• A map of the area
  • Baby and pet supplies, if needed

Additionally, be sure to keep your family’s important documents in a safe and dry place where you can easily access them if needed. Change out the water in your emergency kit every six months as needed. Check the expiration dates on the non-perishable food and replace the supply when necessary. You may also want to consider packing an emergency kit for your car as well.

8. Create and memorize an emergency plan.

If your area is under a storm watch, stay tuned to your local weather channel to find out if the situation escalates. If an evacuation is ordered for your area, don’t wait until the last minute to leave your home. Roads out of your town may close, and even with contraflow lanes, there may be traffic jams that can keep you in an unsafe area.

Before a storm hits, create an evacuation plan with your family. Decide on a common meeting place and make sure everyone knows how to get there. You should also know for sure where you’re evacuating to before a hurricane – whether it’s a family member’s house, a friend’s house, a hotel, or a public shelter. Choose multiple possible destinations, and make sure that they’re in different directions from your home.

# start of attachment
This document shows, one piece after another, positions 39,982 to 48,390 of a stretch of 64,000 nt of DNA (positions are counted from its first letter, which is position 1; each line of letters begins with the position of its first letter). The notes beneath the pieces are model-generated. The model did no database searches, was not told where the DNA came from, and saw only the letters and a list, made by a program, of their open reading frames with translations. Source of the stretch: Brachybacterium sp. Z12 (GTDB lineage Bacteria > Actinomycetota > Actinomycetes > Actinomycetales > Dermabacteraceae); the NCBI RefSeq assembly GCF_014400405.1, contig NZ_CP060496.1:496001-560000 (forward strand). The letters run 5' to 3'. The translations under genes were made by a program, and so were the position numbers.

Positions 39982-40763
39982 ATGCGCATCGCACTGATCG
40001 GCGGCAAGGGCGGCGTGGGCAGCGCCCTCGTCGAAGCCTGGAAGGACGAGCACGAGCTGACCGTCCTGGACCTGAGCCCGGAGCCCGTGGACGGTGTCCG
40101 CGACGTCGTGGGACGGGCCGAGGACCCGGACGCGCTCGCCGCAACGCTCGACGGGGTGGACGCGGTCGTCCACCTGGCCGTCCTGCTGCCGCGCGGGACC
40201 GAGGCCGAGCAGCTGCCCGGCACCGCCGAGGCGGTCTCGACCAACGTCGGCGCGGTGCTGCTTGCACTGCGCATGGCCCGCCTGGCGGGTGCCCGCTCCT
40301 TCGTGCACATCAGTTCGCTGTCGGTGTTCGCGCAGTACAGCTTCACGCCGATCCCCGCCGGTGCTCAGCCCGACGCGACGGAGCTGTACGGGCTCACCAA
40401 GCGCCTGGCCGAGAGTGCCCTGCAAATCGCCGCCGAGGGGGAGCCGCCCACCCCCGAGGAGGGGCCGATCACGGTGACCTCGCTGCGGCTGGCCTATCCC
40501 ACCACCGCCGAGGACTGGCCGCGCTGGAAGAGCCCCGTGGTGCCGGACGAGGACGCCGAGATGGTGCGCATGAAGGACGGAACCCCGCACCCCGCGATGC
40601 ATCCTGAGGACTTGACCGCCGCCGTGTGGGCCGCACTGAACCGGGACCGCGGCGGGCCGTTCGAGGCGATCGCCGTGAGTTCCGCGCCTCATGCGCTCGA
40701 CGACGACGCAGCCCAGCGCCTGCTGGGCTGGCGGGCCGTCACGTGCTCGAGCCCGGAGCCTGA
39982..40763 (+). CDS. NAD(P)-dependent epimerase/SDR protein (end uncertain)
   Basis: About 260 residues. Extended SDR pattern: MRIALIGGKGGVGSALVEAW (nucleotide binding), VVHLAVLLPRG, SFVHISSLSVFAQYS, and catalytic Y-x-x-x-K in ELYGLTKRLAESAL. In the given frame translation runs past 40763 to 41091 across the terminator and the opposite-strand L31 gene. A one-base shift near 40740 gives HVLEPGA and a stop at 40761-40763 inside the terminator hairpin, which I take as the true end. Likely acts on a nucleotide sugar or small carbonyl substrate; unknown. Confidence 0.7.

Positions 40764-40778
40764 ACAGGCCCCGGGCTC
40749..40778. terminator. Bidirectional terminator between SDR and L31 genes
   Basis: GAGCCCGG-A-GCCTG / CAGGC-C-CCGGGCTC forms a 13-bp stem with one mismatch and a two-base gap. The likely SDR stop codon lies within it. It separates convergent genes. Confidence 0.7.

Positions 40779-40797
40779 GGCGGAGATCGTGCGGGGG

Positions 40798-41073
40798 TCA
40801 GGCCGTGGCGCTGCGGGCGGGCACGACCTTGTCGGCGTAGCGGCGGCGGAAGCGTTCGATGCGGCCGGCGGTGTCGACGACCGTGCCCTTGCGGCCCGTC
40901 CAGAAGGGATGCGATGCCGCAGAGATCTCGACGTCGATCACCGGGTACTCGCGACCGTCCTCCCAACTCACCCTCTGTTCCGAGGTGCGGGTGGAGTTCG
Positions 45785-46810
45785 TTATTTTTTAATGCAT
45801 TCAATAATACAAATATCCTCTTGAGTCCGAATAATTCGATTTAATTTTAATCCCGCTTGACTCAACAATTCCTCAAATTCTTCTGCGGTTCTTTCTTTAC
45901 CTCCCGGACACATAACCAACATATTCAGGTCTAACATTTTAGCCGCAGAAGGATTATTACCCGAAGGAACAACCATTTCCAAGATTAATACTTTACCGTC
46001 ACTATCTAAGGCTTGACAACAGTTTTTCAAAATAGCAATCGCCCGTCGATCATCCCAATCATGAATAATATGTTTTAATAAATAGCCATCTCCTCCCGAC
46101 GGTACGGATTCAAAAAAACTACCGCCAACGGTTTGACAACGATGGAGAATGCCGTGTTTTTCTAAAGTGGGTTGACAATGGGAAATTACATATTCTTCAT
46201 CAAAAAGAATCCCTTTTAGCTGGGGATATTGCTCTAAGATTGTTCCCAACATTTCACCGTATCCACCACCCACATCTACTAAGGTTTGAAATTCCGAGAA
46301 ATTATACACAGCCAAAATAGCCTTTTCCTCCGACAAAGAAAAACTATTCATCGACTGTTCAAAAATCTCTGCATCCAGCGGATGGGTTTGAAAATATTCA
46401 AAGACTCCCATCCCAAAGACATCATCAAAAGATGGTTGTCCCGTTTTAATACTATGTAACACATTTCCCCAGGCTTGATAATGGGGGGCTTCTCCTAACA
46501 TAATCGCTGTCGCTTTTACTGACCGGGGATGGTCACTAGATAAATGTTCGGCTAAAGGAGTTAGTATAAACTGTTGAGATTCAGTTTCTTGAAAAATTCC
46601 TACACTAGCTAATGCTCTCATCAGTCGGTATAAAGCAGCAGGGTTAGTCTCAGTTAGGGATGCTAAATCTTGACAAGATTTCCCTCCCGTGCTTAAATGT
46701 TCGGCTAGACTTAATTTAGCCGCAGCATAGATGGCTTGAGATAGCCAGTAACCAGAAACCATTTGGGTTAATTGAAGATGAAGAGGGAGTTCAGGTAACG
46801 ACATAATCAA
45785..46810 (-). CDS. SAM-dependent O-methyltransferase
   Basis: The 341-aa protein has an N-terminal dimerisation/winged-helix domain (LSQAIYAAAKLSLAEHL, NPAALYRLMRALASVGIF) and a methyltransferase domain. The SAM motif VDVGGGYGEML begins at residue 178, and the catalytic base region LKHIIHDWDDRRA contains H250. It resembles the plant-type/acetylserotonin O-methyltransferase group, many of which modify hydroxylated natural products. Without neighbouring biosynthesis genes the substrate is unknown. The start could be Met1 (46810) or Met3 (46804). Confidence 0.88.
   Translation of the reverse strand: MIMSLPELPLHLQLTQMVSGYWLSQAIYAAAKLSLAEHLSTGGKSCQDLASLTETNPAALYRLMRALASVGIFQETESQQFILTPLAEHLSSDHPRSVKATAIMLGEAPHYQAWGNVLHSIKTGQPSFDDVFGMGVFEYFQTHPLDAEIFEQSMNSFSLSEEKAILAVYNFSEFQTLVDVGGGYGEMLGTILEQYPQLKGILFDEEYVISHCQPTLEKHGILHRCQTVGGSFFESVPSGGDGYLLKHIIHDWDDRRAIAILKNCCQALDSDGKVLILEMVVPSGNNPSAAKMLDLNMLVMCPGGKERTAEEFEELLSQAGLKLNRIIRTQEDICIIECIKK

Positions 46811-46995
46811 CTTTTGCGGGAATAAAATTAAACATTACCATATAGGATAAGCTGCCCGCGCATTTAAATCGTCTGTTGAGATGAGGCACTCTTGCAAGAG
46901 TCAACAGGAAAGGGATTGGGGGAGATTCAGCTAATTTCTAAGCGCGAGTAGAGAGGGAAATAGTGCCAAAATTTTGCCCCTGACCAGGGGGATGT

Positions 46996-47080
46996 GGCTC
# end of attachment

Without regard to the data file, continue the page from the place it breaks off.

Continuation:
Note your state’s evacuation routes and procedures, but also make sure you know how to get to your evacuation location using different paths, with and without major highways. Don’t rely on technology to get to where you’re going – print or write down directions.

9. Create a home inventory.

If worse comes to worst for your home, replacing your possessions will be a lot easier with a home inventory. A home inventory is a good idea to keep in general if you’re a homeowner, but it can also help your home insurance more accurately repair or replace the items in your home if they’re struck by a covered loss. Just make sure that your policy covers your belongings for their replacement cost value (RCV) – or the cost it would take to replace the item – and not their actual cash value (ACV) – or the depreciated value of the item.

It’s best to keep your home inventory in a place that’s secure and easily accessible. With modern technology, that can be easier than ever! Just use a cloud service or online form of documentation for your home inventory, and you’ll be able to access and update your list from anywhere. Plus, it can really help you out in case you have to file a claim.

10. Make sure you have the right insurance.

It’s also important to protect your Atlanta home with the right insurance. Get home insurance quotes by filling out our online quote form, giving us a call, or messaging us on LiveChat.